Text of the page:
Honey badgers have a strong immunity to venom from snakes and scorpions. They also have other physical characteristics that protect them from envenomed bites and stings.
Honey badgers, or ratels, eat so many snakes and scorpions that they develop a natural immunity to the venom of these animals. They have low sensitivity to venom as a species and have similar characteristics to their mongoose relatives. Some scientific data suggests that a lifetime of small bites by venomous animals, such as bees, scorpions and snakes, helps the honey badger to build up an immunity to venom.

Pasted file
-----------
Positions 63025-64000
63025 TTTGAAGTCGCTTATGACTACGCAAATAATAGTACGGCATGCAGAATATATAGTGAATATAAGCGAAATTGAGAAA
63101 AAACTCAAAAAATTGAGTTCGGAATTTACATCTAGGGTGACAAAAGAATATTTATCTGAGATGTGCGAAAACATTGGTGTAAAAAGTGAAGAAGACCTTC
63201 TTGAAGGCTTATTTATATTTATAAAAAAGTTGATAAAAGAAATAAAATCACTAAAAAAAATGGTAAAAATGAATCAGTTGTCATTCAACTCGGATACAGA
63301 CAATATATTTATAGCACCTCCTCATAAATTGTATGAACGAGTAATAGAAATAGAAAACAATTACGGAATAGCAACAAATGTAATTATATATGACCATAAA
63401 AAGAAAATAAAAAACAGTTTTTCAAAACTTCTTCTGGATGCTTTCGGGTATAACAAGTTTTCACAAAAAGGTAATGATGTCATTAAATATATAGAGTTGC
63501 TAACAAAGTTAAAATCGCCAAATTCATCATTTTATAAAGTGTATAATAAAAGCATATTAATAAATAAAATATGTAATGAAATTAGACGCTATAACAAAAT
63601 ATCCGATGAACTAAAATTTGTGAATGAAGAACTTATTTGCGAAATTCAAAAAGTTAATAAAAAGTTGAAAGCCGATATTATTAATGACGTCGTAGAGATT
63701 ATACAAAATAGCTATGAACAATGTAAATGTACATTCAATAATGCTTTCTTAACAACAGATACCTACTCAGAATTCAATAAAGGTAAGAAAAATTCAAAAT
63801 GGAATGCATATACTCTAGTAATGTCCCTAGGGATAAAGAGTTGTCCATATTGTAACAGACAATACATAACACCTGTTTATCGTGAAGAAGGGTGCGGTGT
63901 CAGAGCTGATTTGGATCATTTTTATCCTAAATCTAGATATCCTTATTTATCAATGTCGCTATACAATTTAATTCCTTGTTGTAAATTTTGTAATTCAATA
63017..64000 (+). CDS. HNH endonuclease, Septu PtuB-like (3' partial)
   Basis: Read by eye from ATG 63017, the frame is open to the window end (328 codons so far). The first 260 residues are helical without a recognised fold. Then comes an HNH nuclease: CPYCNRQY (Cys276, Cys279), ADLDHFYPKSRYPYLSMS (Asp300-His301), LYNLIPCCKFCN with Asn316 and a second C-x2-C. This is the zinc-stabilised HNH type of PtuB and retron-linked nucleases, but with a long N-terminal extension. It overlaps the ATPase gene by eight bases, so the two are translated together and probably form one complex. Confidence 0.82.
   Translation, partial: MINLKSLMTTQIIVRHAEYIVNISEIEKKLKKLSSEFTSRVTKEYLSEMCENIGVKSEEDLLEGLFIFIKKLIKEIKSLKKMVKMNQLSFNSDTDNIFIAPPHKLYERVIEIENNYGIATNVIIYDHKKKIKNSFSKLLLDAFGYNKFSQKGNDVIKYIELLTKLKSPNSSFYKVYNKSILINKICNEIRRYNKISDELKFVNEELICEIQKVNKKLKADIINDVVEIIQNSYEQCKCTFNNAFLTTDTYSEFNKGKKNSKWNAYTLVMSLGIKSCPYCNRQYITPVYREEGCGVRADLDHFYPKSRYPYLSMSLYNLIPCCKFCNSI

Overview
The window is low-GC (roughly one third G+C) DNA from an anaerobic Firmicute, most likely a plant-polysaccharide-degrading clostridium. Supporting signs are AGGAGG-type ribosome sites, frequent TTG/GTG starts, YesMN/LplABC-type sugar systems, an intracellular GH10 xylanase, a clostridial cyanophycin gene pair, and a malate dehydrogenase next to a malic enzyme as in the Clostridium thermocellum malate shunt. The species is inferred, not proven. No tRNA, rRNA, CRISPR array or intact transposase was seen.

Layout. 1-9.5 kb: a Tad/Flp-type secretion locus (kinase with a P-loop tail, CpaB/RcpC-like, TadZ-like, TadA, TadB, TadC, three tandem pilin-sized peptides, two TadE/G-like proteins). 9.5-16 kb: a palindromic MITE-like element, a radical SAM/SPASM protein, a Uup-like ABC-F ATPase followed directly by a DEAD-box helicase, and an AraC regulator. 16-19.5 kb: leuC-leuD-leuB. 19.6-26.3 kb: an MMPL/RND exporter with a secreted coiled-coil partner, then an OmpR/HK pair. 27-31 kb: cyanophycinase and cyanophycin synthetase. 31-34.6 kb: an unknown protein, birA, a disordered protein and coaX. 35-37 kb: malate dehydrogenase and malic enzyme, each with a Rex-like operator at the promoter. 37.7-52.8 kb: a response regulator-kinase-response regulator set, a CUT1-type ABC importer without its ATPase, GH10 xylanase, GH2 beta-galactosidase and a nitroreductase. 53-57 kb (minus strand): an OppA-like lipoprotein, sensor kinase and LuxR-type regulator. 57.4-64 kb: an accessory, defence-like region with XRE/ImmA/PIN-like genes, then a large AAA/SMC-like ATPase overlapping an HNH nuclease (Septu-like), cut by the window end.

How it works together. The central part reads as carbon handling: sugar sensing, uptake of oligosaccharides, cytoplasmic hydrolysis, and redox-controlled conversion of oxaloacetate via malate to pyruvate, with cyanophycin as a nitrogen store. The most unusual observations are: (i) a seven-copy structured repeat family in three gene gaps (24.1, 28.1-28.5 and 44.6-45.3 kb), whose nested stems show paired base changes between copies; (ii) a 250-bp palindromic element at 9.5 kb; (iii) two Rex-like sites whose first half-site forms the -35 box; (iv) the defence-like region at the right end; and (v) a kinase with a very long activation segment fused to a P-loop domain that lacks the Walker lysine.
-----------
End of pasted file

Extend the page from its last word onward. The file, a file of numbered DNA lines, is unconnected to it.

In addition to developing immunity, honey badgers have physical qualities that help them avoid bites and stings from venomous animals. They have tough skin, making it more difficult for venom to be injected into their bodies. Their skin is also very loose, which allows them to turn and bite any animals attempting to attack and envenomate them. They are fast, smart and fierce. These characteristics mean the honey badger is both less likely to be bitten and less reactive to the venom of snakes, scorpions and bees.
In the wild, observers have seen snakes bite honey badgers, have seen the badgers swelling and showing signs of distress and then sleeping. After the honey badgers wake up, they walk away, showing no evidence of taking a bite that would have killed almost any other animal.